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Politics

Japan considers dispatching SDF near Strait of Hormuz

To avoid irking Iran, Abe to keep mission separate from US-led coalition

TOKYO -- Japanese Prime Minister Shinzo Abe on Friday instructed the National Security Council to study the possibility of dispatching the Self-Defense Forces near the Strait of Hormuz in the Middle East.

The U.S. has asked allies including Japan to join a coalition to ensure the safety of ships passing through the region. Tokyo, however, intends to keep any SDF operation separate from the coalition to avoid hurting ties with Iran, a key oil supplier with which it maintains cordial relations.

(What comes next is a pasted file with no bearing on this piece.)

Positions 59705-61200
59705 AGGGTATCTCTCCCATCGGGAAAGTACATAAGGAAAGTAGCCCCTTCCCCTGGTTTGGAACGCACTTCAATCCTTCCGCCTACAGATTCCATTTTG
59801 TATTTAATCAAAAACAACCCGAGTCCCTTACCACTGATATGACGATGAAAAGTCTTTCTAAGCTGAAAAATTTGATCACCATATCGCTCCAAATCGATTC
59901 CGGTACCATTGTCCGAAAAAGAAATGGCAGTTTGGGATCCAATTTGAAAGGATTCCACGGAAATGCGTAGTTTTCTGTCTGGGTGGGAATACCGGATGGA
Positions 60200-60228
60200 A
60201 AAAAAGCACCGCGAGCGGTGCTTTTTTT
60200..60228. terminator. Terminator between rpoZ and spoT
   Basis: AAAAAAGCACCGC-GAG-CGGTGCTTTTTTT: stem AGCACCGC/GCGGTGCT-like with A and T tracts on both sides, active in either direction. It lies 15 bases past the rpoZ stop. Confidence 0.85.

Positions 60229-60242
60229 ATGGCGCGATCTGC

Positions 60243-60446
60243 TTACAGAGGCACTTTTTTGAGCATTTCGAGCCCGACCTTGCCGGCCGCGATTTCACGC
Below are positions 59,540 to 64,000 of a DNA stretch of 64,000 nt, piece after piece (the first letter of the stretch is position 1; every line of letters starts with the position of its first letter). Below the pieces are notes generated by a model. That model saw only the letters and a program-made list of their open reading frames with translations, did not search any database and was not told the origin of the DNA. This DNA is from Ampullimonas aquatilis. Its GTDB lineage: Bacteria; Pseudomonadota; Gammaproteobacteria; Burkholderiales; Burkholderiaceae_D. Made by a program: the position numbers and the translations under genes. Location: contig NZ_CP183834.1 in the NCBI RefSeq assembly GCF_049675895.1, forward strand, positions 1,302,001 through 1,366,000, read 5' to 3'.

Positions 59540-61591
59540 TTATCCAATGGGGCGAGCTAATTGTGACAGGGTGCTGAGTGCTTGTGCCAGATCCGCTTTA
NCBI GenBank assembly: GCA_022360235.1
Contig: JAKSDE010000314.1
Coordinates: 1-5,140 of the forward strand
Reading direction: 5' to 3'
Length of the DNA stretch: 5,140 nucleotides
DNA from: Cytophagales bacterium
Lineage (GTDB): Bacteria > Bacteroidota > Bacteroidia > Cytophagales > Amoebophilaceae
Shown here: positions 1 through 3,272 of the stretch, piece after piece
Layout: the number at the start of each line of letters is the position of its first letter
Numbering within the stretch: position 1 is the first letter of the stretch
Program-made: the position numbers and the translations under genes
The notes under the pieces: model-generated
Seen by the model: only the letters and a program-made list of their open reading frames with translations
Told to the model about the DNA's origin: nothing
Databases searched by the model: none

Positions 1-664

The Japanese government will carefully consider the timing of the mission as well as the legal basis for sending the SDF overseas. Chief Cabinet Secretary Yoshihide Suga told reporters that the government will look at sending "new assets" from the SDF while also exploring the possibility of "utilizing the existing pirate-combat unit."

Foreign security operations remain a sensitive topic in Japan, as entanglement in a conflict could be seen as a violation of the country's constitution.

The SDF is likely to patrol the Gulf of Oman, the northern Arabian Sea and the Bab el-Mandeb Strait, Suga said.

The U.S. call for assistance follows attacks on two oil tankers near the strait in June.

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